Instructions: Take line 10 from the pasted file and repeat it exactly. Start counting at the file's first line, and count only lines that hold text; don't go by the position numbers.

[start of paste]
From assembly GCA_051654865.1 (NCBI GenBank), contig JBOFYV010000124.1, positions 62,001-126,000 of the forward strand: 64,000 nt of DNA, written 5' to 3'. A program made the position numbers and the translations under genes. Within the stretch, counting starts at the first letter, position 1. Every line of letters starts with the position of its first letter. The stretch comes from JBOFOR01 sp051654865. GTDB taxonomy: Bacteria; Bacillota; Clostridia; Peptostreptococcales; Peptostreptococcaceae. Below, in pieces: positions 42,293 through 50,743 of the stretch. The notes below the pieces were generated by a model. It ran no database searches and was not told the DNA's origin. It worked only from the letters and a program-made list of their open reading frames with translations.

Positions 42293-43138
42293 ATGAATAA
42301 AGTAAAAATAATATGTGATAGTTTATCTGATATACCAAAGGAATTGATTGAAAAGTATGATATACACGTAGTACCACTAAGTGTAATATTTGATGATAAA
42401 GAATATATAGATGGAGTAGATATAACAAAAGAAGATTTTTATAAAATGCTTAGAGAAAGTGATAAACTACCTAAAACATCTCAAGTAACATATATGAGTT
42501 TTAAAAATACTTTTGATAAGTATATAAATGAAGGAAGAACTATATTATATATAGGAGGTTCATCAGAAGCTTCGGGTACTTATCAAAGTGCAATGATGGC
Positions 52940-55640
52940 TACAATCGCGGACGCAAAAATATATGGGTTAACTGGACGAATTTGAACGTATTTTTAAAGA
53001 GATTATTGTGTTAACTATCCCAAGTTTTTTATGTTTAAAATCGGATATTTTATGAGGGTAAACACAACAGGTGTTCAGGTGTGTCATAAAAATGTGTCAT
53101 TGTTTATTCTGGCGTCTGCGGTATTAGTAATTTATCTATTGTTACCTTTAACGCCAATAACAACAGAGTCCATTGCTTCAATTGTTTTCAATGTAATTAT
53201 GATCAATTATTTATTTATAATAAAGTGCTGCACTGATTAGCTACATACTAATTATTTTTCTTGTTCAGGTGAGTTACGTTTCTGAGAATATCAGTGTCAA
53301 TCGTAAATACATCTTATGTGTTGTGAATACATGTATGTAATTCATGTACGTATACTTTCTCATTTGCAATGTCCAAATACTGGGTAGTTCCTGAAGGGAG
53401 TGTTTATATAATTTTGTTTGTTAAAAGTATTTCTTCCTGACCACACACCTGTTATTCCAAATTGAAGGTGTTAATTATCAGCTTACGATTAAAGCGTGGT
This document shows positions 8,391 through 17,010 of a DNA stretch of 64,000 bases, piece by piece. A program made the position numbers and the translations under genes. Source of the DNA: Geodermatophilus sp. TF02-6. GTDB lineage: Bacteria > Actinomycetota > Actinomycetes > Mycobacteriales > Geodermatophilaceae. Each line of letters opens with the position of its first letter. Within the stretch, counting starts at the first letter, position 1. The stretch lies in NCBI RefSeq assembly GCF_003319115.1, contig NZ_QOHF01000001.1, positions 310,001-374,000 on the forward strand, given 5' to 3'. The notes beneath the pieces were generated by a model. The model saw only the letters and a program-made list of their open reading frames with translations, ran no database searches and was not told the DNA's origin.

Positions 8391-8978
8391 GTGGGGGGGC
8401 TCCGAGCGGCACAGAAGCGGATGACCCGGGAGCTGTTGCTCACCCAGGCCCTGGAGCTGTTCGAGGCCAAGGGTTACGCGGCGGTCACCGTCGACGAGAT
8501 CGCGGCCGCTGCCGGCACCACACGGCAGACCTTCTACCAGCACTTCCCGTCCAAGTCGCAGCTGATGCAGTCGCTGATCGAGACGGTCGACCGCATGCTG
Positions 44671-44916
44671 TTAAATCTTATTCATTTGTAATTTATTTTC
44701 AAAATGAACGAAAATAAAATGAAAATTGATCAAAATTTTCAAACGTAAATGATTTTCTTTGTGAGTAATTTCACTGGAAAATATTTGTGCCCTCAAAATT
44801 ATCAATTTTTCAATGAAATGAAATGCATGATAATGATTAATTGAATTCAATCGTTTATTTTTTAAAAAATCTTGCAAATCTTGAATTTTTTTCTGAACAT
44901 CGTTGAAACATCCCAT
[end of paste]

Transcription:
53101 TGTTTATTCTGGCGTCTGCGGTATTAGTAATTTATCTATTGTTACCTTTAACGCCAATAACAACAGAGTCCATTGCTTCAATTGTTTTCAATGTAATTAT